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all causes of death except trauma eliminated
Quote from: krool1969 on 26/11/2011 00:13:27all causes of death except trauma eliminatedThe oldest living people in recent history have been somewhere around 122 years old. All causes of death eliminated?Theoretically, one could live forever... unless you are implying that people will go insane and the murder rate would go up!!! Certainly one would also be concerned with vehicle safety and industrial safety.One of the biggest issues with super-long-lifespans is the replacement population. Say we determine that the earth can support about 10 billion people. If everyone suddenly started living for 200 years, for example, we would have to severely curb the birth rate to keep under the 10 billion limit. The problem becomes even more exaggerated if say we allow people to live for 1000 years, but require that women have babies before age 50. A one child per couple policy might help, but there would be be a huge bubble of the aging current generation.
I'm not concerned here about population growth. Clearly reproduction would have to be tightly controlled to keep the population manageable, but perhaps we could spread to other planets. After all if you have a lifespan that is basically unlimited you could travel between the stars.
Quote from: krool1969 on 06/12/2011 07:09:06I'm not concerned here about population growth. Clearly reproduction would have to be tightly controlled to keep the population manageable, but perhaps we could spread to other planets. After all if you have a lifespan that is basically unlimited you could travel between the stars... or die of starvation on the way, or exposure to intense radiation, or shot down by aliens
I doubt that Alien life will be compatible with Earth life, so determining how to meld the life of colonists and aliens would mean complex decisions.
Quote from: CliffordK on 06/12/2011 10:14:55I doubt that Alien life will be compatible with Earth life, so determining how to meld the life of colonists and aliens would mean complex decisions.Maybe our biochemistry is the only viable biochemistry in the universe and all alien lifeforms will closely resemble us (on a molecular scale of course)Who knows?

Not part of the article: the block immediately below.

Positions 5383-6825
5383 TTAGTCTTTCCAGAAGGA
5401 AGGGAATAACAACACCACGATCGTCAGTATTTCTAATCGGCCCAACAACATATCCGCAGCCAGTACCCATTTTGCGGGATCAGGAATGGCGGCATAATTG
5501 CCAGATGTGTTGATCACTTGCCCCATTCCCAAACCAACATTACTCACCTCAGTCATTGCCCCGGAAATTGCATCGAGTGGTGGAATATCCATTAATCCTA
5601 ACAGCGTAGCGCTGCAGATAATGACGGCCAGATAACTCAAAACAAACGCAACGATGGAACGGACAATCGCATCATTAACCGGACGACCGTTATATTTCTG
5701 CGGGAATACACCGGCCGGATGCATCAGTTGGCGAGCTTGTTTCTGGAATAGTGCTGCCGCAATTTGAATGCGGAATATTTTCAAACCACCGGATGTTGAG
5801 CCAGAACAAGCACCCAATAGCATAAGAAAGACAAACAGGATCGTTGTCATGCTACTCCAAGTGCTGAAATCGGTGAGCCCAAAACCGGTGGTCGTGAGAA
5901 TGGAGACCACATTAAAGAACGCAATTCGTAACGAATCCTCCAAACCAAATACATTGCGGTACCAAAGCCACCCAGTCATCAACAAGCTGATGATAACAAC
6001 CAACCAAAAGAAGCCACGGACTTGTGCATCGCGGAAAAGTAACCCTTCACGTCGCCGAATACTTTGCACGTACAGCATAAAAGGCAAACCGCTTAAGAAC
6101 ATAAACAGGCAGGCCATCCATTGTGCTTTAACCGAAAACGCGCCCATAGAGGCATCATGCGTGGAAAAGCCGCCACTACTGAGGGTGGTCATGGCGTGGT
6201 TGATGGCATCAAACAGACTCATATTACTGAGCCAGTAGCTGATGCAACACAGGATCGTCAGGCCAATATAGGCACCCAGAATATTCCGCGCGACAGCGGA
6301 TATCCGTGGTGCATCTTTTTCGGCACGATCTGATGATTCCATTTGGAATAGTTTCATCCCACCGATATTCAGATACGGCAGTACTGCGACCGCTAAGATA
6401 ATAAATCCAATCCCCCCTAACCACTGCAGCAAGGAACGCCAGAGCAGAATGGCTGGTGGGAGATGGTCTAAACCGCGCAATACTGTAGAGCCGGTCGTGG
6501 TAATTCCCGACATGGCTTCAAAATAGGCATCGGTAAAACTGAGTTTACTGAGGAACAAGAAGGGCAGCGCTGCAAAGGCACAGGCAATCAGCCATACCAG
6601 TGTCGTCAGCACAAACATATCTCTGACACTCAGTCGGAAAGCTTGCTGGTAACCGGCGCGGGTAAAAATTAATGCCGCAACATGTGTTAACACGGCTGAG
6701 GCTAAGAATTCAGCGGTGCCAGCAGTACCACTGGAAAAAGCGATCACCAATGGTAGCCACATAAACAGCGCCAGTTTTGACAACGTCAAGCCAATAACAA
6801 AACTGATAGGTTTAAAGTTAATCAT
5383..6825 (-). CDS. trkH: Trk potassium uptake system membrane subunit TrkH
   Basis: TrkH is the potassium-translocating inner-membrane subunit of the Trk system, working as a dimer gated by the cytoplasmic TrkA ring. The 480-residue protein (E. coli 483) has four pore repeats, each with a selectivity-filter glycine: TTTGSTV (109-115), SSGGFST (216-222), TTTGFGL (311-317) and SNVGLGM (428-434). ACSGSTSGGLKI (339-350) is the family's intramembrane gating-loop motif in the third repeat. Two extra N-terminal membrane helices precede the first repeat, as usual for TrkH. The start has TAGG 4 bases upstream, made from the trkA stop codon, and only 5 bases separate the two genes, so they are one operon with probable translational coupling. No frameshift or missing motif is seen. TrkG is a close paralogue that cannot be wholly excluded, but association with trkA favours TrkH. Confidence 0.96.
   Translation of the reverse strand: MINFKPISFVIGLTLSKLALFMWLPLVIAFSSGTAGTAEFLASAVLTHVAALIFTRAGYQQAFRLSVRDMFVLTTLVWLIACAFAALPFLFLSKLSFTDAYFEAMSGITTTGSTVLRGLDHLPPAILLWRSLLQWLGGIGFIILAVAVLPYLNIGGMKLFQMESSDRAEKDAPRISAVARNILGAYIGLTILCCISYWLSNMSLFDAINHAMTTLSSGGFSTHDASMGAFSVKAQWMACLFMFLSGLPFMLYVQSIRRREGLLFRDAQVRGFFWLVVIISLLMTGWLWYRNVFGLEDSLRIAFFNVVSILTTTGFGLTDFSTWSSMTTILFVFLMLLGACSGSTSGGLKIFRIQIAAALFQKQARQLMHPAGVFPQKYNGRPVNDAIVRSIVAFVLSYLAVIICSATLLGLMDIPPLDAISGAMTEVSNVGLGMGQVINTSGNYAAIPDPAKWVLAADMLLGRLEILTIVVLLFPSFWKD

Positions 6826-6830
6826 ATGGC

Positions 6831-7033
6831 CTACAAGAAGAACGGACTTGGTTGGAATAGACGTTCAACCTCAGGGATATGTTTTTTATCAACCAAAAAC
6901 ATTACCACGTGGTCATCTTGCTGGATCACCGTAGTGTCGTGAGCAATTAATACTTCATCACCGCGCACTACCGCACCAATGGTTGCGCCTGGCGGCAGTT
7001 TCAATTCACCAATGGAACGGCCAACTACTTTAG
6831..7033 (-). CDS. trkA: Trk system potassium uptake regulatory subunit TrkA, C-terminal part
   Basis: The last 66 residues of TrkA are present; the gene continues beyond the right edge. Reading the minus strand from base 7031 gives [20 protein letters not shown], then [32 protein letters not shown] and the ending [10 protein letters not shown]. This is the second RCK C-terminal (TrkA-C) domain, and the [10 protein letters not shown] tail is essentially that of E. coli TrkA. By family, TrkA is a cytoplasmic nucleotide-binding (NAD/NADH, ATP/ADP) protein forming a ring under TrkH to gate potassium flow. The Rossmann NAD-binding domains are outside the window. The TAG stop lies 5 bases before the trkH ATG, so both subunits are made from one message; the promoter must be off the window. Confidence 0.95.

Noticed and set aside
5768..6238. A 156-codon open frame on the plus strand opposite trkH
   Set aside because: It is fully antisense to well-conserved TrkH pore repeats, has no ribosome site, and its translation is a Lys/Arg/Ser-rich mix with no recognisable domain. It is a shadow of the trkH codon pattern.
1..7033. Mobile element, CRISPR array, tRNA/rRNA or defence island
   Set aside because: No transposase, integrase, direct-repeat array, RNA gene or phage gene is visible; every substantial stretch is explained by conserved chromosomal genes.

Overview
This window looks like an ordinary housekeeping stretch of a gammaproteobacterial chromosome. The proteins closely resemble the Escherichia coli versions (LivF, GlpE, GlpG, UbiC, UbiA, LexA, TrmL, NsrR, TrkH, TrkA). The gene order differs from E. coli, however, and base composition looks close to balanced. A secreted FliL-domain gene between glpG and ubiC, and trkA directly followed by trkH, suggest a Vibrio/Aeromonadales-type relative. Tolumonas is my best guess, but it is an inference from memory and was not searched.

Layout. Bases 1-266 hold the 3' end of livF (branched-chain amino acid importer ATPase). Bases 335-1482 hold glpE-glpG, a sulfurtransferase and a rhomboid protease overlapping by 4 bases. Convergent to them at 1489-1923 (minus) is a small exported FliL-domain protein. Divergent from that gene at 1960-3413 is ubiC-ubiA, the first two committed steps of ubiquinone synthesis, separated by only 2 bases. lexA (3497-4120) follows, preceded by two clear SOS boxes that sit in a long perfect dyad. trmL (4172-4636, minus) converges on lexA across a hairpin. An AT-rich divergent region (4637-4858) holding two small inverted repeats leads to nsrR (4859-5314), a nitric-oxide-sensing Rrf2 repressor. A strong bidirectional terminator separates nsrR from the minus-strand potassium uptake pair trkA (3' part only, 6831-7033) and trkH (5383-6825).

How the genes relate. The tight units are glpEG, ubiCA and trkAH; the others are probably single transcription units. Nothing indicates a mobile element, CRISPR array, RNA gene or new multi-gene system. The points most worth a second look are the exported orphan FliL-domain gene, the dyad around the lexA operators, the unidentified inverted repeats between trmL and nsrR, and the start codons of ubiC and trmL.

If you look up mortality on the WWW:http://en.wikipedia.org/wiki/List_of_causes_of_death_by_rate(global, I think).You can dump the diseases, and you get left with a list like the following (noting repeats in sub-letters).CodeCausePercent of deathsDeathsper 100,000Male/100,000Female/100,000E Unintentional injuries 6.235773.740.2E.1 Road traffic accidents 2.0919.127.810.4E.2 Falls 0.696.37.55E.3 Drowning 0.6188.8.131.52E.4 Poisoning 0.615.67.24E.5 Fires 0.5553.86.2G Intentional injuries (Suicide, Violence, War, etc.) 2.84263714.9G.1 Suicide 1.531417.410.6G.2 Violence 0.98914.23.7G.3 War 0.32.850.5H Neuropsychiatric disorders 1.9517.918.417.3H.4 Alcohol use disorders 0.161.52.50.4H.5 Drug use disorders 0.151.42.20.5J Nutritional deficiencies 0.8184.108.40.2063.7Anyway, that gives you a total of about 93.7 deaths / 100,000 person-years.It is up to you to determine whether a neuropsychiatric disorder, suicide, and etc are disease states... [xx(]So... Simply dividing 100,000/93.7 and you get an average global lifespan of about 1067 yearsI assume if you found a similar list for the USA, or some of the European countries, the numbers would be even lower... and thus a longer average lifespan.
That's suprising! I thought average life span would be at least 10000 years. Is this just MVA's or other accidents as well?
Keep in mind that we will quite possibly have a severe energy crisis within the next century or two, especially if we don't get our population growth under control.